In 1901 there were 10 people working for every pensioner in the UK. By 2050 it is expected that this will change to just 2 workers. The UK population is living longer but doing less to financially prepare for retirement.
On 30 June 2012, new laws came into force beginning a new requirement for all employers to automatically enrol eligible workers, referred to as jobholders, in a workplace pension scheme. Employers will be able to use an already established scheme, set up a new occupational or personal pension scheme or enrol their eligible jobholders in NEST, a central scheme set up by the government.
In order to be eligible, a jobholder must be at least 22 years old and not have reached state pension age. Their earnings must also exceed the earnings trigger for that year, set at £9,440 per annum for the tax year 2013/14. Obviously, the jobholder must also not already be a member of his employer’s qualifying pension scheme.
A jobholder will be free to opt out the scheme once he has been automatically enrolled, however, those who have opted out will be automatically re-enrolled every three years and will then have to opt-out again. If a jobholder wishes to opt back into the scheme, he can do so but only once in any 12 month period.
The auto enrolment pension scheme is being gradually rolled out over a five and a half year period starting on 1 October 2012. When an employer has to comply with the new law depends on how many workers they have in their PAYE scheme as at 1 April 2012.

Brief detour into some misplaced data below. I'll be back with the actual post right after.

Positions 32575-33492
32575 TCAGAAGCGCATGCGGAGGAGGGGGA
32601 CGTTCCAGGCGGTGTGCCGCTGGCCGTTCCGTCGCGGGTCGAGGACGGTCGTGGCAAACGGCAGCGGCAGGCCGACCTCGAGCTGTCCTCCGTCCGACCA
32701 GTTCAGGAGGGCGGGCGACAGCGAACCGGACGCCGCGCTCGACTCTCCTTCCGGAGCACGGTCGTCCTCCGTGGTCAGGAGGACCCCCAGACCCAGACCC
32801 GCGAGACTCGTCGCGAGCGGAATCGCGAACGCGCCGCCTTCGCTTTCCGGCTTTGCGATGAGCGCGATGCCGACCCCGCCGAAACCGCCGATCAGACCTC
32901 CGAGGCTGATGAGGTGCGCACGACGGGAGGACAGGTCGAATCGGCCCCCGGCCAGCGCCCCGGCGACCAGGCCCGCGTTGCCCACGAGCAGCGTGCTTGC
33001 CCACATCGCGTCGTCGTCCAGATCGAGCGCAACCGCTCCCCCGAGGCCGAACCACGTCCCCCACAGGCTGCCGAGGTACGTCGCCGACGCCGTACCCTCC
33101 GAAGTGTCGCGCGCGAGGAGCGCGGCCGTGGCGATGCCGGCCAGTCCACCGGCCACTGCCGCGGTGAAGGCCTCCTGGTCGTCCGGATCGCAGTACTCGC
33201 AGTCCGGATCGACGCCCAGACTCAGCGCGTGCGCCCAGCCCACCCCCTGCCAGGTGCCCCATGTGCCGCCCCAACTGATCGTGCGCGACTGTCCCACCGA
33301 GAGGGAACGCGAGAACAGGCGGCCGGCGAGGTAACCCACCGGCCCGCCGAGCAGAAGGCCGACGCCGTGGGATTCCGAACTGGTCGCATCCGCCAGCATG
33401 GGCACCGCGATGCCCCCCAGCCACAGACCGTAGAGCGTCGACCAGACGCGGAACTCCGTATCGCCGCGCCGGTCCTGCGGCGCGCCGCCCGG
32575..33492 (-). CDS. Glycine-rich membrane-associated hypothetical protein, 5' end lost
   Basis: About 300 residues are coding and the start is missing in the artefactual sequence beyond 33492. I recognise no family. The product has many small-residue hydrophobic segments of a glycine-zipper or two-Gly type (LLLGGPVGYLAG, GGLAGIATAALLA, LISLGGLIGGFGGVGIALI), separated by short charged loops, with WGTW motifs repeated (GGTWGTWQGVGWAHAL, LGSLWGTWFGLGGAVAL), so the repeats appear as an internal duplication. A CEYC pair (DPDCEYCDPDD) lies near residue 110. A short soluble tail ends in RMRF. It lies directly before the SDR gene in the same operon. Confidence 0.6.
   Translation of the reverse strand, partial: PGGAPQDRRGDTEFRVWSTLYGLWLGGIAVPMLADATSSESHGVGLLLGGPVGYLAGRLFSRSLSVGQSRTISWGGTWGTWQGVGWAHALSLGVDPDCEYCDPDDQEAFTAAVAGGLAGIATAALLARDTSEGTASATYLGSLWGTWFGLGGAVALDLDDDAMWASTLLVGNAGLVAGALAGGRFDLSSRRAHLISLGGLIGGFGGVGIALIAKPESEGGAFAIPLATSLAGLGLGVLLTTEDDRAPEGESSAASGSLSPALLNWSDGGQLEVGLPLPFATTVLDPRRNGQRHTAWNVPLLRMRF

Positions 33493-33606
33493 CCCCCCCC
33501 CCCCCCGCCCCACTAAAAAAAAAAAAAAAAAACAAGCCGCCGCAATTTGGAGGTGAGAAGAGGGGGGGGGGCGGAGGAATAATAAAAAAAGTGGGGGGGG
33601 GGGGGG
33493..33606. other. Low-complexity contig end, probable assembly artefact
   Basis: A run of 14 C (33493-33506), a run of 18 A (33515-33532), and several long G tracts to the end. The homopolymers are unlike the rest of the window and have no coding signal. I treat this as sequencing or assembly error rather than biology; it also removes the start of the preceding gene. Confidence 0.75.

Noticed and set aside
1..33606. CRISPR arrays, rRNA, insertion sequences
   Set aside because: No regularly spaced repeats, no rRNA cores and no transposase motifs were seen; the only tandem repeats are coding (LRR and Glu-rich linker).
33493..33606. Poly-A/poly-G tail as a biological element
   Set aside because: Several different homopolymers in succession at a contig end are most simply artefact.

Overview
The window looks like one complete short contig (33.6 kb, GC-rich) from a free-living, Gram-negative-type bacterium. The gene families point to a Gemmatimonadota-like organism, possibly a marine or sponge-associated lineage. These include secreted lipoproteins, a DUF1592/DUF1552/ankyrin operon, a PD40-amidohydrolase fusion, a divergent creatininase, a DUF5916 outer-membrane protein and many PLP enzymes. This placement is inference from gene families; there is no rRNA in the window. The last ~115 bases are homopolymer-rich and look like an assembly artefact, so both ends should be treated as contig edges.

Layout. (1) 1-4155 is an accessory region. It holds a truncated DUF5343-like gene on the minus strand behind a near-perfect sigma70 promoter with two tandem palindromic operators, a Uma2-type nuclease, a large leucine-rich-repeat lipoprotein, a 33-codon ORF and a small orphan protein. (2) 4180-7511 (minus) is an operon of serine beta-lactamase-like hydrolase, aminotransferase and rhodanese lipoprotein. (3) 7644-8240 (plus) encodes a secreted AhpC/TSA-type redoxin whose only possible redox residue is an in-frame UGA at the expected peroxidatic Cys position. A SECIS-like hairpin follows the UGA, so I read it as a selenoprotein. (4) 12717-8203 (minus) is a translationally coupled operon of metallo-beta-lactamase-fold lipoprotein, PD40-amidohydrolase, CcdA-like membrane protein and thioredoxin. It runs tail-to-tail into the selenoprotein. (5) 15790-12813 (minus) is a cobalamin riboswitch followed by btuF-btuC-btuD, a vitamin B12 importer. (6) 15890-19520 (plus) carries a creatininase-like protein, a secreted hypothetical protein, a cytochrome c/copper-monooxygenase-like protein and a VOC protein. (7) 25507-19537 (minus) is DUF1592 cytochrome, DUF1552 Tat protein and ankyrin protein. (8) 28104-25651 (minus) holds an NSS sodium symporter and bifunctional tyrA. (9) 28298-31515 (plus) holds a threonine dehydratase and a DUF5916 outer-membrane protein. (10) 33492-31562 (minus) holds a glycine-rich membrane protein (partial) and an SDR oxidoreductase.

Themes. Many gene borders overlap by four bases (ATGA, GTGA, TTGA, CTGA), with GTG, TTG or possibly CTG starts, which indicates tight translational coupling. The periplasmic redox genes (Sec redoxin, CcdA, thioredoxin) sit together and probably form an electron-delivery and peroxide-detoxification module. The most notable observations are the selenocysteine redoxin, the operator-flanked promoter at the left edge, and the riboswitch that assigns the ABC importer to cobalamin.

Broadly companies with more than 250 jobholders will have to implement auto enrolment between October 2012 and February 2014; those with between 50 and 249 jobholders between April 2014 and April 2015 and those with less than 50 jobholders with not have to implement auto enrolment until after June 2015. Employers can however choose to comply earlier.
If an employer auto-enrols its eligible jobholders in a qualifying scheme, it must pay contributions of 3% of that jobholders earnings each year, although this requirement will be phased in over five years. Jobholders will be required to contribute 5% of band earnings, again to be phased in over five years so that by 1 October 2018, a sum equal to 8% of each jobholders earnings will be being paid into the pension scheme each year.
About the author:
Helen Paull is a newly qualified solicitor at Lindleys Solicitors specialising in company/commercial law and commercial property matters.